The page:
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Where the film really falls down though is in its depiction of the Chinese. There are sympathetic East Asian characters – the already mentioned Lynne Sue Moon’s Teresa, an old man (voiced by Burt Kwouk) who Gardner befriends and there are genuine East Asian actors; as well as the previous two, the Japanese film director Juzo Itami appears as a Nippon army colonel and the great martial arts star Yuen Siu Tien (Drunken Master) makes his debut (though he’s uncredited). pekinde-55-gun-55-days-at-peking-1963-dvdrip-dual-tr-dub-bb66-3

In general though the Chinese are portrayed as a bunch of Christian murdering blood-lusters who are also a bit weird. At one point Peking is described as a “backwater” and Niven’s wife breaks down fearing her injured son will be lost in “an endless Chinese limbo”.

18822734.jpg-r_640_600-b_1_D6D6D6-f_jpg-q_x-xxyxx The main Chinese characters are represented by three simply horrendous yellowface performances that make up a triumvirate of naffness. As Empress Cixi, Flora Robson (but of course!) is reasonably restrained, coming over as an old battle-axe in chinoiserie in an end of pier production of Charley’s Aunt.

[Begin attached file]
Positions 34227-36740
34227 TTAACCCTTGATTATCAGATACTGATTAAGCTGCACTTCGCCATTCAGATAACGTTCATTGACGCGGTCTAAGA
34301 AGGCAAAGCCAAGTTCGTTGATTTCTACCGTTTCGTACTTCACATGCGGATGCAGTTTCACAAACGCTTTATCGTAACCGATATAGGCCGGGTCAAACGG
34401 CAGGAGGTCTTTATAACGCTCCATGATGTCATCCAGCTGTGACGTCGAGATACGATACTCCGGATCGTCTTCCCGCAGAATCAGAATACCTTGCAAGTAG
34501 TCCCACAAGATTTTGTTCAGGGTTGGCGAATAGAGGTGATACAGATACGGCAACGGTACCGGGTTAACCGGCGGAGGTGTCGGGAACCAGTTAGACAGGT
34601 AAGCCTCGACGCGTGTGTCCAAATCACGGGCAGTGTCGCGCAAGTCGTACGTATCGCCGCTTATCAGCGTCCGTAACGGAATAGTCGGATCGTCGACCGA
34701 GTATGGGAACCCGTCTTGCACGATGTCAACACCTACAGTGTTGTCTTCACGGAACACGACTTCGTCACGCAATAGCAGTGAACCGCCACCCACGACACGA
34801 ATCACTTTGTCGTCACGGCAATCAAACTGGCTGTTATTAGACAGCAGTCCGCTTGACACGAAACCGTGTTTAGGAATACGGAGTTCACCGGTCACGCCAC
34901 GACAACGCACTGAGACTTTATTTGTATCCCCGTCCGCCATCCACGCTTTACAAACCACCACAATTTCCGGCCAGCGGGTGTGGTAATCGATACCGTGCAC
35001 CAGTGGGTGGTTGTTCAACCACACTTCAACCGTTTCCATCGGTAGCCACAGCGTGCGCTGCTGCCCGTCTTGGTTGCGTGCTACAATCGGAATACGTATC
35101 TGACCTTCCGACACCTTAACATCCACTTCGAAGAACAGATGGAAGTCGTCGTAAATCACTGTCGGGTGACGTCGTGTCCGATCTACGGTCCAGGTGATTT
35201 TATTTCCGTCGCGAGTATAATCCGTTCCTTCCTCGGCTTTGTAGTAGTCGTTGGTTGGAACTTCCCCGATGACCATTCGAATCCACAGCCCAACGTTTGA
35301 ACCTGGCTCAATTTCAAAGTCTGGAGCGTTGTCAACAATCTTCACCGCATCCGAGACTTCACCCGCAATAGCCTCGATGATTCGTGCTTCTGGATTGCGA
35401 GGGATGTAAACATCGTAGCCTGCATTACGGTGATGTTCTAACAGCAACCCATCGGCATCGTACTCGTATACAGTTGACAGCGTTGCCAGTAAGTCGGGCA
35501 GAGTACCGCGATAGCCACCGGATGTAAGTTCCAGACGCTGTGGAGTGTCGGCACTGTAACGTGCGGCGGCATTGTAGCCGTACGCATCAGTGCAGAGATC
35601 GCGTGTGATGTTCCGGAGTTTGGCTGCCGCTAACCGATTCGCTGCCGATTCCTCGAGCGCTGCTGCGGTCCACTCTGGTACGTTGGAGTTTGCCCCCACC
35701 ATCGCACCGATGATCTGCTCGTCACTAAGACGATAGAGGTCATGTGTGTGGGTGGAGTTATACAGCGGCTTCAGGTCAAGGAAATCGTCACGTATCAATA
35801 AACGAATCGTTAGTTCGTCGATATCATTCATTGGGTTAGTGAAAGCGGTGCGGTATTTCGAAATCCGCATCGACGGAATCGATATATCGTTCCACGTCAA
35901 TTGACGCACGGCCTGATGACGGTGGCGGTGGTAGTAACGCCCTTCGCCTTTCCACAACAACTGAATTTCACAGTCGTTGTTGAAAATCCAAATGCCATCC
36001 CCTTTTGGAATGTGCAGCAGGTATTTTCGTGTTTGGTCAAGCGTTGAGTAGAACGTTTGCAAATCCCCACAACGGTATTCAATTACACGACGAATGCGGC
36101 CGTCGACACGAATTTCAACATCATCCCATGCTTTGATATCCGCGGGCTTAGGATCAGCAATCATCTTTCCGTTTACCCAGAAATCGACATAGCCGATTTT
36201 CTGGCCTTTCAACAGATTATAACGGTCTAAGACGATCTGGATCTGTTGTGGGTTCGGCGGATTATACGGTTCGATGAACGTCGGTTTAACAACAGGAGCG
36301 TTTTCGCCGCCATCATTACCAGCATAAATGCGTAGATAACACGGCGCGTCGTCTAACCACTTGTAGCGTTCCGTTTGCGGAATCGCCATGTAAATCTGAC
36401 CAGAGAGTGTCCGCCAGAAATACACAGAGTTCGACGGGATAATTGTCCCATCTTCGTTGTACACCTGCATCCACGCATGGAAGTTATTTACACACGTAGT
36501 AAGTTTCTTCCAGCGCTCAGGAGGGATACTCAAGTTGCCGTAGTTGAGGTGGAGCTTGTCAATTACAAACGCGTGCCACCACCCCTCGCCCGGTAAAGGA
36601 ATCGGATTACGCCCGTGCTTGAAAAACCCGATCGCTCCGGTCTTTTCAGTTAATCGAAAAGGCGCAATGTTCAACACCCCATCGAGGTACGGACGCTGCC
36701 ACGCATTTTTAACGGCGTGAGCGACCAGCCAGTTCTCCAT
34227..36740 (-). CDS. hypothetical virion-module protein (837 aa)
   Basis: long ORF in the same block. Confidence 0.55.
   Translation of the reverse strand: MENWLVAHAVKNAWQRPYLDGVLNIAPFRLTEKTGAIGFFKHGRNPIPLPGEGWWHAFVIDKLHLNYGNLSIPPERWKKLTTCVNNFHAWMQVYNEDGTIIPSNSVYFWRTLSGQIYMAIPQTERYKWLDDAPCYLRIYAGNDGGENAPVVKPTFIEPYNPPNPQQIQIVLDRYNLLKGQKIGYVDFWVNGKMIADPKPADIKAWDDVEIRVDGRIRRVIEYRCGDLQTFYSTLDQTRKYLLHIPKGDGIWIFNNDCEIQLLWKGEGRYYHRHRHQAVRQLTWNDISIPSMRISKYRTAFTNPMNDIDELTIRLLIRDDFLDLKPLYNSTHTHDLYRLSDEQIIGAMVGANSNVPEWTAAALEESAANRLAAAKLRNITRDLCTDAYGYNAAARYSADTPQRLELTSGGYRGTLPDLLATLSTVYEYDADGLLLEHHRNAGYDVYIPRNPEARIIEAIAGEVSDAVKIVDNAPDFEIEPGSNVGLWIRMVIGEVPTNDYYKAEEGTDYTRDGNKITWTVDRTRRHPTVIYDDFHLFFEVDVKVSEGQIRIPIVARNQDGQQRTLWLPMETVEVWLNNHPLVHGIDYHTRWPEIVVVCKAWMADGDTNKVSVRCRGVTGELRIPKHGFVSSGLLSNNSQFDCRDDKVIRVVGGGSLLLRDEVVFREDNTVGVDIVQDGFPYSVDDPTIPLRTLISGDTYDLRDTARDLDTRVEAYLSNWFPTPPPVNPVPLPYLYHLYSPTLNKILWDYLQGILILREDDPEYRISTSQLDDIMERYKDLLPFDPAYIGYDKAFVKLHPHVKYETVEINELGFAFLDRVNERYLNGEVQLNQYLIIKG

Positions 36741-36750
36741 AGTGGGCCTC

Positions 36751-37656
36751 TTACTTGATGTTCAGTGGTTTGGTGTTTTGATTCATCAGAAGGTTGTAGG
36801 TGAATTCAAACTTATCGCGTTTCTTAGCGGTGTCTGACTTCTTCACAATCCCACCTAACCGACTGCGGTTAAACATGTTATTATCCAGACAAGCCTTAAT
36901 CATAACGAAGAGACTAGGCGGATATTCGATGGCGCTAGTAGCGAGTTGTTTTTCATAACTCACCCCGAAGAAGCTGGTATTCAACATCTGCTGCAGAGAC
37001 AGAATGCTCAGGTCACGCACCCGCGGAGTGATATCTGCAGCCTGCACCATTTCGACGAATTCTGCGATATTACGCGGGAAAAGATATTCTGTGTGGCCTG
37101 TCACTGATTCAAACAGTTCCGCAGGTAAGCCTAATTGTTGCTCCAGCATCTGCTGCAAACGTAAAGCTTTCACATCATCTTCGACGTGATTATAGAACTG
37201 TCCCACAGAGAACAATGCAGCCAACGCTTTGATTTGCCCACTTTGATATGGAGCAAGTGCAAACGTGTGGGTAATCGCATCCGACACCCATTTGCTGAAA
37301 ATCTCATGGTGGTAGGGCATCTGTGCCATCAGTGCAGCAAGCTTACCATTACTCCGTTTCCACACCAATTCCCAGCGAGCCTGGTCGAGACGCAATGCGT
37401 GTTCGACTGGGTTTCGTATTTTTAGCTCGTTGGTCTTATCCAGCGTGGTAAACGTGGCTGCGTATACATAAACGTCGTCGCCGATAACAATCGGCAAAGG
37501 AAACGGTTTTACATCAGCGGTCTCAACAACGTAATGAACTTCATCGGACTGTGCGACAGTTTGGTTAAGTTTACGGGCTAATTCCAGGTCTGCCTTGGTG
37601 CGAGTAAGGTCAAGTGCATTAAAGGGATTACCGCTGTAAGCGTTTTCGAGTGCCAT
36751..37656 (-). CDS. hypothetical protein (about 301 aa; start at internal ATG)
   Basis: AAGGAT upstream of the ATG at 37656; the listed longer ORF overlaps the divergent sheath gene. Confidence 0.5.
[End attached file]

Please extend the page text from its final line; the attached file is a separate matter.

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Full marks to her though for at least showing some commitment. The same cannot be said unfortunately for Leo Genn as General Jung-Lu who appears to treat the whole idea with contempt, though maybe this is understandable.

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The very worst offender though (indeed, maybe a serious contender for worst yellowface perf of all time IMHO) is the Australian actor Robert Helpmann as Prince Tuan who seems to have make-up several times more ludicrous than either Flora or Genn, the most ridiculous long fingernails I’ve ever seen and an accent that beggars belief.

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It’s worth bearing in mind while watching this fiasco of an interpretation that this man would have been paid quite well for that performance.  I’m sure Robert was a very fine actor in the rest of his career but for this he should hang his head in shame frankly.